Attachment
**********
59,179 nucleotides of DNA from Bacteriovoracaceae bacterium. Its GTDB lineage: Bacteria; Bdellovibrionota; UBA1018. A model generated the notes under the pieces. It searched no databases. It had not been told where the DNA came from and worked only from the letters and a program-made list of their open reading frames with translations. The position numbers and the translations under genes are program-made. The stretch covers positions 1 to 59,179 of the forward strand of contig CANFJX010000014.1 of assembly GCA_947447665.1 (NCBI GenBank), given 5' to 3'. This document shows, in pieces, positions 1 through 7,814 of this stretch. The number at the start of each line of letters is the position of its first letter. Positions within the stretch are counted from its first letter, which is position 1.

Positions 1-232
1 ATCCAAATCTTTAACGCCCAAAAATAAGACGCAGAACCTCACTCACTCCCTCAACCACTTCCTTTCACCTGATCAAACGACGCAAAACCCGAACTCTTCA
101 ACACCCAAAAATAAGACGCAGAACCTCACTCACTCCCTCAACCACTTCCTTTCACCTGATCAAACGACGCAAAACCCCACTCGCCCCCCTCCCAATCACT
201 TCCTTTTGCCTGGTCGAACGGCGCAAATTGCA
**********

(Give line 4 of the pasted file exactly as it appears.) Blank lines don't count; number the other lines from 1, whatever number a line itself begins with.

101 ACACCCAAAAATAAGACGCAGAACCTCACTCACTCCCTCAACCACTTCCTTTCACCTGATCAAACGACGCAAAACCCCACTCGCCCCCCTCCCAATCACT